4. Arisaka, Y., Asian women: Invisibility, locations, and claims to philosophy, in Women of color and philosophy: A critical reader, N. Zack, Editor. 2000, Blackwell Publishers: Malden, Mas. p. 219-223.
  5. Ward, C., S. Bochner, and A. Furnham, The psychology of culture shock. Second edition ed. 2001, Hove, East Sussex: Routledge.
  6. Meleis, A.I., et al., Experiencing transitions: an emerging middle-range theory. Advances in Nursing Science, 2000. 23(1): p. 12-28.
  7. Weaver, G., Understanding and coping with cross-cultural adjustment stress, in Culture, communication and conflict: readings in intercultural relations, G. Weaver, Editor. 1994, Gin Press: USA. p. 169-191.
  8. Vasta, E., Gender, class and ethnic relations: the domestic and work experiences of Italian migrant women in Australia, in Intersexions; gender, class, culture, ethnicity, G. Bottomley, M.D. Lepervanche, and J. Martin, Editors. 1991, Allen and Unwin: Sydney.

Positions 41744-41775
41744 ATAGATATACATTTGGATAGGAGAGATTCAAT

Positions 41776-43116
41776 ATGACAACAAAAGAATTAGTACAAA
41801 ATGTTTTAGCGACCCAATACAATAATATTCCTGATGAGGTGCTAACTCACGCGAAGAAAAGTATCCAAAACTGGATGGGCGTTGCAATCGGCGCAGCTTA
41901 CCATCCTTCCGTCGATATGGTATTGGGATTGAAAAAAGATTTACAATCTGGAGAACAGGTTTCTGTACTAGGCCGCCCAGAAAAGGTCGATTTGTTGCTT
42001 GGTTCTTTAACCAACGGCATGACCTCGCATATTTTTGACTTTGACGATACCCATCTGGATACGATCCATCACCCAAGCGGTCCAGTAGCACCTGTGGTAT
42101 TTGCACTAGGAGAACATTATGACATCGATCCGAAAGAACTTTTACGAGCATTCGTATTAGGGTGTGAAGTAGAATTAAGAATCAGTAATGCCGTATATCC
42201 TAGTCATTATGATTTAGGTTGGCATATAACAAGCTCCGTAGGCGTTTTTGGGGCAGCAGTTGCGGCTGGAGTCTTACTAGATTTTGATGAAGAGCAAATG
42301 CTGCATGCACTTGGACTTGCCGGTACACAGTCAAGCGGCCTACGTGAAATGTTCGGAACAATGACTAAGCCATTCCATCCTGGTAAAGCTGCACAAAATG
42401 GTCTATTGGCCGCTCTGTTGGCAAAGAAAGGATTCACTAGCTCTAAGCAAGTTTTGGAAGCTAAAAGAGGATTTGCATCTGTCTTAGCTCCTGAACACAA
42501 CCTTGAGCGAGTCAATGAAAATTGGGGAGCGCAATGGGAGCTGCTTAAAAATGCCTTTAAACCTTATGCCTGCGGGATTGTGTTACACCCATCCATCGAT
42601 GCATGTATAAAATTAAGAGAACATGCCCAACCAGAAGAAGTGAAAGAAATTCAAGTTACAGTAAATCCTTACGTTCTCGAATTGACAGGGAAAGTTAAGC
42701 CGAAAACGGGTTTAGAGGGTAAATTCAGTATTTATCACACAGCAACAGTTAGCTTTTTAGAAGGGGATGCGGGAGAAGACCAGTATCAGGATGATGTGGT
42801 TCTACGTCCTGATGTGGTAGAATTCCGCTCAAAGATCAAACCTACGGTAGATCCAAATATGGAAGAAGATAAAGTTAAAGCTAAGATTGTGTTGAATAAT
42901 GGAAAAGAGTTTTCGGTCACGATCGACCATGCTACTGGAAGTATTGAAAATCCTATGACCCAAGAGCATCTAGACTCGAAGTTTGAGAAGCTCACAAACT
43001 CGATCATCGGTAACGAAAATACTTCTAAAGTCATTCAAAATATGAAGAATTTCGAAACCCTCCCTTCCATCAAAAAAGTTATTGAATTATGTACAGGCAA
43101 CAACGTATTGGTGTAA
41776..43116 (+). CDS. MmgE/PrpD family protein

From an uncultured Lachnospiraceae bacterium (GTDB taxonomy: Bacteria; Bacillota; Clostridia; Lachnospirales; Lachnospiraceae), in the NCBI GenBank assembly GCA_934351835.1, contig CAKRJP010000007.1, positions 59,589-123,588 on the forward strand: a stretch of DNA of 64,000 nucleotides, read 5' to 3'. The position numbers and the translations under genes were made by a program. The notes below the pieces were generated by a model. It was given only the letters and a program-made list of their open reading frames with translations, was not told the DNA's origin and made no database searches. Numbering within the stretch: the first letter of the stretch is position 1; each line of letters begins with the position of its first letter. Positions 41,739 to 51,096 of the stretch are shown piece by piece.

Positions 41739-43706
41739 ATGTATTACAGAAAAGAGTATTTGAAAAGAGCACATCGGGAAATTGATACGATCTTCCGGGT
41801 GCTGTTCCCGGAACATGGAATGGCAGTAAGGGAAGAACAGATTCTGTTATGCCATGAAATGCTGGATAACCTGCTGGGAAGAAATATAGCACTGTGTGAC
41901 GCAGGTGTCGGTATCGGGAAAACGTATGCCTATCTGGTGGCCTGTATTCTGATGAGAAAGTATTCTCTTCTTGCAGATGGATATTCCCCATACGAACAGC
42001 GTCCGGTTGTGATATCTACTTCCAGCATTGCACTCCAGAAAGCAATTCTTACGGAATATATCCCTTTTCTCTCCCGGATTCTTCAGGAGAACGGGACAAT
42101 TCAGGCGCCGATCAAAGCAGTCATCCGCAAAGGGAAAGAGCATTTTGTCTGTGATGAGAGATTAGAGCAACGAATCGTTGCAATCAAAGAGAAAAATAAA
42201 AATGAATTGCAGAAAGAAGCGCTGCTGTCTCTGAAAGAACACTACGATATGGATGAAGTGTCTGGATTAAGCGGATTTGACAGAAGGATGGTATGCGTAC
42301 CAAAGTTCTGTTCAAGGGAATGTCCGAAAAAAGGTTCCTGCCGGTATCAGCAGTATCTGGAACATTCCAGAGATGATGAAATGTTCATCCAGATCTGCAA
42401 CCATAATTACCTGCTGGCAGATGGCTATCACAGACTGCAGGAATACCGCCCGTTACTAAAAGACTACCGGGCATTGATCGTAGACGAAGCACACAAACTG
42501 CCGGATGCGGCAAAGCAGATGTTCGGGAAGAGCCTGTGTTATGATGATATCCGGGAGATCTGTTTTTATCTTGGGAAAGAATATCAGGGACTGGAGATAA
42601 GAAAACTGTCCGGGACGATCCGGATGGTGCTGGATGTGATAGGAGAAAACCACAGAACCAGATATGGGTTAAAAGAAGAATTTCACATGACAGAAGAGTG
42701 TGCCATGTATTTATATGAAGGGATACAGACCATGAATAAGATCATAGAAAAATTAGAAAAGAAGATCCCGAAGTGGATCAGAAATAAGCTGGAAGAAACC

Mutual sustenance: Goan women and the Catholic church in New Zealand

First published in Goanet Reader Sun, 30 Apr 2006 and also published in the Indian Catholic May 21,2006

On December 3 2005, Catholic Goans in Auckland, New Zealand celebrated the Feast of St Francis Xavier with a mass in Konkani, the first time such an event had been held in New Zealand. For those who don’t know, Francis Xavier was actually born in the Spanish kingdom of Navarre. He arrived in Goa in May 1542 and went on from there to Cape Comorin in the south of India, spending three years working among the pearl-fishers, or Paravas, of the Fishery Coast. His journey took him to the East Indies, to Malacca and the Moluccas, and, finally, in 1549 to Japan. He died on December 3rd, 1552, as he attempted to enter China and was buried. Within a few weeks his body was recovered and found to be perfectly preserved. It was brought to Goa and received there with devotion and enthusiasm leading to his beatification by Pope Paul V in 1619 and later his canonization by Pope Gregory XV, on March 12th, 1622. He is now the patron Saint of Goa. This event led me to wonder about the significance of religion and faith among Goans and how this sustained them during their migration and settlement in other countries.